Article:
A primary source of energy for living organisms. It is naturally occurring and is found in fruits and other parts of plants in its free state. It is used therapeutically in fluid and nutrient replacement.
Electrodes with an extremely small tip, used in a voltage clamp or other apparatus to stimulate or record bioelectric potentials of single cells intracellularly or extracellularly. (Dorland, 28th ed)
Serum glycoprotein produced by activated MACROPHAGES and other mammalian MONONUCLEAR LEUKOCYTES. It has necrotizing activity against tumor cell lines and increases ability to reject tumor transplants. Also known as TNF-alpha, it is only 30% homologous to TNF-beta (LYMPHOTOXIN), but they share TNF RECEPTORS.
Age as a constituent element or influence contributing to the production of a result. It may be applicable to the cause or the effect of a circumstance. It is used with human or animal concepts but should be differentiated from AGING, a physiological process, and TIME FACTORS which refers only to the passage of time.
Studies in which variables relating to an individual or group of individuals are assessed over a period of time.
The act, process, or result of passing from one place or position to another. It differs from LOCOMOTION in that locomotion is restricted to the passing of the whole body from one place to another, while movement encompasses both locomotion but also a change of the position of the whole body or any of its parts. Movement may be used with reference to humans, vertebrate and invertebrate animals, and microorganisms. Differentiate also from MOTOR ACTIVITY, movement associated with behavior.
Determination of the degree of a physical, mental, or emotional handicap. The diagnosis is applied to legal qualification for benefits and income under disability insurance and to eligibility for Social Security and workmen's compensation benefits.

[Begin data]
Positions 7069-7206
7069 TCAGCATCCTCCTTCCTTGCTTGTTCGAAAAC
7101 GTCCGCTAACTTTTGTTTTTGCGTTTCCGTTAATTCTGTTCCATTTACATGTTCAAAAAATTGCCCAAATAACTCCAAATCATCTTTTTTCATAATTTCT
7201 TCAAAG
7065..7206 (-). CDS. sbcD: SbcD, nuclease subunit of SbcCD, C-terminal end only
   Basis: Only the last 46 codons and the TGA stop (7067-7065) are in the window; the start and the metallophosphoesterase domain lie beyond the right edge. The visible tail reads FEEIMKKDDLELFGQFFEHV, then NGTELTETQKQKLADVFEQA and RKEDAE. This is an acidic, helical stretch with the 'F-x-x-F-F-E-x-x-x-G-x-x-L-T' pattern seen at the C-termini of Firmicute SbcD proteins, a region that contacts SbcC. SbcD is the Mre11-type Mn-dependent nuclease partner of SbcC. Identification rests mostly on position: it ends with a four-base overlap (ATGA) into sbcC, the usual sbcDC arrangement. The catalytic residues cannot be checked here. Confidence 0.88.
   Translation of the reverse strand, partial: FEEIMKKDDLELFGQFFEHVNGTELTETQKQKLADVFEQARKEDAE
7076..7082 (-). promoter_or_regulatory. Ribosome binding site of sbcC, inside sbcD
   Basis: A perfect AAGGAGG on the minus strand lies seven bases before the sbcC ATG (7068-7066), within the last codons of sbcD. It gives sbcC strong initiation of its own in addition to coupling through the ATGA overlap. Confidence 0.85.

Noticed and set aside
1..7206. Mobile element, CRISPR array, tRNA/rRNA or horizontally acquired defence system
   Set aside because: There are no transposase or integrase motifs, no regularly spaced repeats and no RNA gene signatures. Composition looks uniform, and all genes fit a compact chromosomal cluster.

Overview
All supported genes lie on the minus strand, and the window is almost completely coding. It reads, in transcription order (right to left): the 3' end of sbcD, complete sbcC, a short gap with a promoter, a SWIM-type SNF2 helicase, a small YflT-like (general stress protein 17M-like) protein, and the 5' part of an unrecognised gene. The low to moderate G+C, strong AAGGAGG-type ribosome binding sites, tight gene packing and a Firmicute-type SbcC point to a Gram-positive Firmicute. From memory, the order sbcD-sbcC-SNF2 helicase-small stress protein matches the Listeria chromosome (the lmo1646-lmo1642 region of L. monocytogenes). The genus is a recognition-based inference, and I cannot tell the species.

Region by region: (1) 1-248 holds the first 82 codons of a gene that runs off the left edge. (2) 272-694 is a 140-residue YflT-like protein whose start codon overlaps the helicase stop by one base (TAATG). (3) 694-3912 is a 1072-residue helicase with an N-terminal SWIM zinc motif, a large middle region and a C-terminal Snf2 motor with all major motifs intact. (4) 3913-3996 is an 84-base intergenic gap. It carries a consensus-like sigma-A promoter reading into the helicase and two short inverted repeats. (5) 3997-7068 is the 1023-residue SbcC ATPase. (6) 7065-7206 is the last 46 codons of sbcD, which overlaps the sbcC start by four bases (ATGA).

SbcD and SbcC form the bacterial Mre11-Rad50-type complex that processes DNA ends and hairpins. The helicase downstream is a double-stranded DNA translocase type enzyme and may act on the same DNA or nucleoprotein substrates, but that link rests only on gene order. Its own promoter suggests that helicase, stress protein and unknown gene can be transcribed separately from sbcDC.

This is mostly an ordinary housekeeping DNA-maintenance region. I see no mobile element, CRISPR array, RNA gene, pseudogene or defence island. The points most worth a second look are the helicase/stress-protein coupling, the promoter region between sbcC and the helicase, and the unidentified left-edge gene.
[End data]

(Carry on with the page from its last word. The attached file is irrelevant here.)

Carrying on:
Diseases which have one or more of the following characteristics: they are permanent, leave residual disability, are caused by nonreversible pathological alteration, require special training of the patient for rehabilitation, or may be expected to require a long period of supervision, observation, or care. (Dictionary of Health Services Management, 2d ed)
An enzyme of the lyase class that catalyzes the formation of CYCLIC AMP and pyrophosphate from ATP. EC
Neurons which send impulses peripherally to activate muscles or secretory cells.
The hollow, muscular organ that maintains the circulation of the blood.
A condition characterized by abnormal posturing of the limbs that is associated with injury to the brainstem. This may occur as a clinical manifestation or induced experimentally in animals. The extensor reflexes are exaggerated leading to rigid extension of the limbs accompanied by hyperreflexia and opisthotonus. This condition is usually caused by lesions which occur in the region of the brainstem that lies between the red nuclei and the vestibular nuclei. In contrast, decorticate rigidity is characterized by flexion of the elbows and wrists with extension of the legs and feet. The causative lesion for this condition is located above the red nuclei and usually consists of diffuse cerebral damage. (From Adams et al., Principles of Neurology, 6th ed, p358)
Domesticated bovine animals of the genus Bos, usually kept on a farm or ranch and used for the production of meat or dairy products or for heavy labor.
Maleness or femaleness as a constituent element or influence contributing to the production of a result. It may be applicable to the cause or effect of a circumstance. It is used with human or animal concepts but should be differentiated from SEX CHARACTERISTICS, anatomical or physiological manifestations of sex, and from SEX DISTRIBUTION, the number of males and females in given circumstances.
Proteins which bind to DNA. The family includes proteins which bind to both double- and single-stranded DNA and also includes specific DNA binding proteins in serum which can be used as markers for malignant diseases.
The amount of force generated by MUSCLE CONTRACTION. Muscle strength can be measured during isometric, isotonic, or isokinetic contraction, either manually or using a device such as a MUSCLE STRENGTH DYNAMOMETER.
The status during which female mammals carry their developing young (EMBRYOS or FETUSES) in utero before birth, beginning from FERTILIZATION to BIRTH.
The statistical reproducibility of measurements (often in a clinical context), including the testing of instrumentation or techniques to obtain reproducible results. The concept includes reproducibility of physiological measurements, which may be used to develop rules to assess probability or prognosis, or response to a stimulus; reproducibility of occurrence of a condition; and reproducibility of experimental results.